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Matt Harvey throws changeup with all-business approach

Matt Harvey #33 of the New York

Matt Harvey #33 of the New York Mets throws a pitch during the third inning of a spring training game against the Atlanta Braves at Champion Stadium on March 8, 2016 in Lake Buena Vista, Florida. Credit: Getty Images / Stacy Revere

LAKE BUENA VISTA, Fla. — You remember Matt Harvey, right? The Dark Knight, the innings-limits brouhaha, the guy who fought Terry Collins for the baseball in Game 5 of the World Series.

But lately? He’s mostly known as the player with the parking space next to Yoenis Cespedes.

And that’s not necessarily a bad thing. Harvey was incredible theater last season, a publicity magnet who generated more headlines than a Rubio-baited Trump. From the March Madness of his spring training return to the disappointing playoff finish, the Eric Hosmer double that ruined his Halloween heroics at Citi.

People call it “Harvey Day” for a reason, and as red-letter events go, there’s few on the baseball calendar more entertaining.

This year, however, Harvey has done a decent job of blending into the Port St. Lucie landscape. His gunmetal gray Maserati, a dazzling automobile, might as well be a Prius once Cespedes began showing up with his Slingshot collection.

Noah Syndergaard rode a horse to work, trailed by a parade of reporters, Jacob deGrom wrestled with the front office in refusing to sign his contract. Harvey? He’s working on a slider. Yawn.

It almost feels like Harvey is trying to go low-key after his gabfests with Bravo’s Andy Cohen and “Late Night’s” Seth Meyers this winter. The most high-profile thing he’s done since is a TV appearance at Duffy’s across from the ballpark. Not exactly the red carpet at a Victoria’s Secret event.

Harvey’s all business, freed from the strict regimen of TJ rehab and able to focus on, well, improving rather than worrying about his health. As pitching coach Dan Warthen put it, his ace pupil can channel his energies toward one thing.

“Being Harvey,” Warthen said.

Down here, at the Mets’ lonely spring training outpost, that means building up the arm strength and refining his off-speed pitches, to do what he did Tuesday to the Braves at Disney’s Champion Stadium. Harvey came out firing, disposing of them in the first inning on just six pitches, all fastballs: 96, 96, 96, 97, 96, 96.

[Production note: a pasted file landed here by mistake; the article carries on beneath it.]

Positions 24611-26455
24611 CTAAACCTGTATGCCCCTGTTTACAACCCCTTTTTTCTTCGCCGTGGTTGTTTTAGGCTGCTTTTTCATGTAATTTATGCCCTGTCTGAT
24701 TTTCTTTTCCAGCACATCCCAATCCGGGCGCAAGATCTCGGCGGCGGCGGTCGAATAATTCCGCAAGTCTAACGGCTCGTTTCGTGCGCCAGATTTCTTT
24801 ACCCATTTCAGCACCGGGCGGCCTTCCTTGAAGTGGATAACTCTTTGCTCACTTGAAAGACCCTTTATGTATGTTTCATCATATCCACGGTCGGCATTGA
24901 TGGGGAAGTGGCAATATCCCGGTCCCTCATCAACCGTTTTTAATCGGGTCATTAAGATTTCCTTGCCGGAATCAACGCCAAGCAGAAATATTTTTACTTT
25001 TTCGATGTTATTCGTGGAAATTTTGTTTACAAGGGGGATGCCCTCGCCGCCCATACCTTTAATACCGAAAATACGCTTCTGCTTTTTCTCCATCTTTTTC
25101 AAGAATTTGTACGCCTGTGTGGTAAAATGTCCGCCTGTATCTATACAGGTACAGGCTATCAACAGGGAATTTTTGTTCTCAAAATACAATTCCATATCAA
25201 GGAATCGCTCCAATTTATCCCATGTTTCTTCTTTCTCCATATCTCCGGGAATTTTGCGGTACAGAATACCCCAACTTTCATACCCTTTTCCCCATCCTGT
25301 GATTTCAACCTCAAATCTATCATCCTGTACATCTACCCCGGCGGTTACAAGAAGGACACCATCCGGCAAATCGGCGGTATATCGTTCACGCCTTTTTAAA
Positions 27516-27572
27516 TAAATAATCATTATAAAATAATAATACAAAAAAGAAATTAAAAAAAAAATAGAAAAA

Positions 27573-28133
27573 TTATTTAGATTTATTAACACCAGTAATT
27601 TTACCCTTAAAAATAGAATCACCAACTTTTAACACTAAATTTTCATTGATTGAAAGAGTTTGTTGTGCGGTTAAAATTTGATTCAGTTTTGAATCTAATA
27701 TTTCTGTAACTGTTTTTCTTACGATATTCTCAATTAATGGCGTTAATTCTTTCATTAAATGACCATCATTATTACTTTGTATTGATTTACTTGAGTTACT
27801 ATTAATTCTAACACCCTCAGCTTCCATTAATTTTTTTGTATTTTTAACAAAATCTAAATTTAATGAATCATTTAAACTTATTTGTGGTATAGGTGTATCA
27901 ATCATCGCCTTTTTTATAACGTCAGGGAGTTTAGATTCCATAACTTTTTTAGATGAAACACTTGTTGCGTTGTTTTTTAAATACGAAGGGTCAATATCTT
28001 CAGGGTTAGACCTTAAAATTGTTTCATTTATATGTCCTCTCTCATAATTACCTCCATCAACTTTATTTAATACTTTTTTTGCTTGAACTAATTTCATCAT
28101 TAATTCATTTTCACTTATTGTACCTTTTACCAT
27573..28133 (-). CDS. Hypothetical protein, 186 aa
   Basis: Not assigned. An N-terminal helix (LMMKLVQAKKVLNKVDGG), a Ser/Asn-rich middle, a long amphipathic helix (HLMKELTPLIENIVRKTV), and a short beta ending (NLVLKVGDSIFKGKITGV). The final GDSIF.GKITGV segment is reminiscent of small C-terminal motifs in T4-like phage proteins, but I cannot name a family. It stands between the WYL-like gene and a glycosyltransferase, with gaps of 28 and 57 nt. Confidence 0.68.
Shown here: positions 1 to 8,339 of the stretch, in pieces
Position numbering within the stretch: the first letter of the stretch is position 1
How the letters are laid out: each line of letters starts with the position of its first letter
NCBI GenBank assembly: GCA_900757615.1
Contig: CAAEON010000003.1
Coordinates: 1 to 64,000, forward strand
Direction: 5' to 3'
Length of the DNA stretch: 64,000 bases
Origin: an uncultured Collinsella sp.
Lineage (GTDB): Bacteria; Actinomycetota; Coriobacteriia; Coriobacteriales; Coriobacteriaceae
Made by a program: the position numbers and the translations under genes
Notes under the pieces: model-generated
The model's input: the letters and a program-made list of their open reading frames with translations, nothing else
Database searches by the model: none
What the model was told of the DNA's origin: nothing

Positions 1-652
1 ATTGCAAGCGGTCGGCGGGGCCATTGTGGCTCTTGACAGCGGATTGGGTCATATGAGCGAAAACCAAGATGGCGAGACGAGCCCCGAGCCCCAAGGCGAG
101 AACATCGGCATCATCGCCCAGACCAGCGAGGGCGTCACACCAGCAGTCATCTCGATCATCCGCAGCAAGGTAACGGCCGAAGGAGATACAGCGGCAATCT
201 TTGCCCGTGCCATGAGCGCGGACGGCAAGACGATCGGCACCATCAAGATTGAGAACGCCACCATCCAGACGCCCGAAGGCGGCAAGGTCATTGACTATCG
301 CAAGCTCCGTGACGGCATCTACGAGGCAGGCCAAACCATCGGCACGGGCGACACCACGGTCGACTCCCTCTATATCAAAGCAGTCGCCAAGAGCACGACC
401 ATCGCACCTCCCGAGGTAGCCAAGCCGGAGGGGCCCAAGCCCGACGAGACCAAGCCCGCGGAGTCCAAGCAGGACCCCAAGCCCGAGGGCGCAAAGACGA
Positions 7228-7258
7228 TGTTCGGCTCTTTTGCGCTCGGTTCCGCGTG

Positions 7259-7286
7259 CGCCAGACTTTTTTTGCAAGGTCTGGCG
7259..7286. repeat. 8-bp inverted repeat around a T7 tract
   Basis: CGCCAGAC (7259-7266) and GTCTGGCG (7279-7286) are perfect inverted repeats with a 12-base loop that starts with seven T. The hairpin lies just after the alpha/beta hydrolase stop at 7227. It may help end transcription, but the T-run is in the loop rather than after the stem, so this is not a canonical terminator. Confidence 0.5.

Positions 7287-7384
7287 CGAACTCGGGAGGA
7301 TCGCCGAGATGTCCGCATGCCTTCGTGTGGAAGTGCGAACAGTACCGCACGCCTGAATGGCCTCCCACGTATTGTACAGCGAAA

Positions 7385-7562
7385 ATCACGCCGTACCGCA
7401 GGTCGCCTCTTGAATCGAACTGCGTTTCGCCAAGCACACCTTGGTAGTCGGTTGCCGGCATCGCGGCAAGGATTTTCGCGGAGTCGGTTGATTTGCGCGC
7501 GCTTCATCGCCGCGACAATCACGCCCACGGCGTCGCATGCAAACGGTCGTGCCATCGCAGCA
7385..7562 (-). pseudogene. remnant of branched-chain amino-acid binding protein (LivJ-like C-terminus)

“Everything feels good,” Harvey said. “So I just kind of let it go.”

From there, Harvey mixed in his curveball, changeup and, of course, the tuned-up slider, a pitch he admittedly didn’t really have in his first season back from TJ surgery. Mallex Smith, the Braves’ talented 22-year-old outfield prospect, wished that Harvey waited until later this month to unleash it. Smith whiffed when he tried to check his swing on a slider after fouling off two bunt attempts.

“It was pretty filthy,” Smith said. “He had a reason to be pleased with it.”

Afterward, standing at his locker, Harvey did sound happy with his progress. He said the surgically repaired elbow was not on his mind last season, but his arm has developed increased extension over time, enabling him to better finish his pitches.

Harvey also has to be thrilled — like everyone else — that we can forget about the No. 180, as in the trumpeted cutoff point for his innings a year ago. His primary concern, this early in spring training, has to be dialing back the adrenaline a bit. But that’s no different from the rest of the young rotation.

“We’re trying to get him to understand it,” Terry Collins said. “We know he’s back, we know he’s going to be healthy. The process has to be slowed down a little bit. Jake’s going to be all ramped up and so will Noah.”

The Mets’ rotation is a pretty inclusive group now. No more Harvey Rules. At least for now. Looking at the row of lockers at Tradition Field, the Fifth Avenue of pitching real estate, Harvey is just the guy at the end. Nothing special. Four have had TJ surgery, and three are capable of being dominant again this season — with Zack Wheeler still working through the rehab.

“I think we’re on the same page,” Harvey said.

But Harvey really is different, he’s still the star, and when spring training is over, we’ll see that again. Presumably when Harvey starts Opening Night in Kansas City. That is a stage made for him — a prime-time, World Series rematch — and there’s no way Collins doesn’t give him the baseball for that assignment.

After six weeks in the shadows, Harvey will be more than ready for the spotlight.

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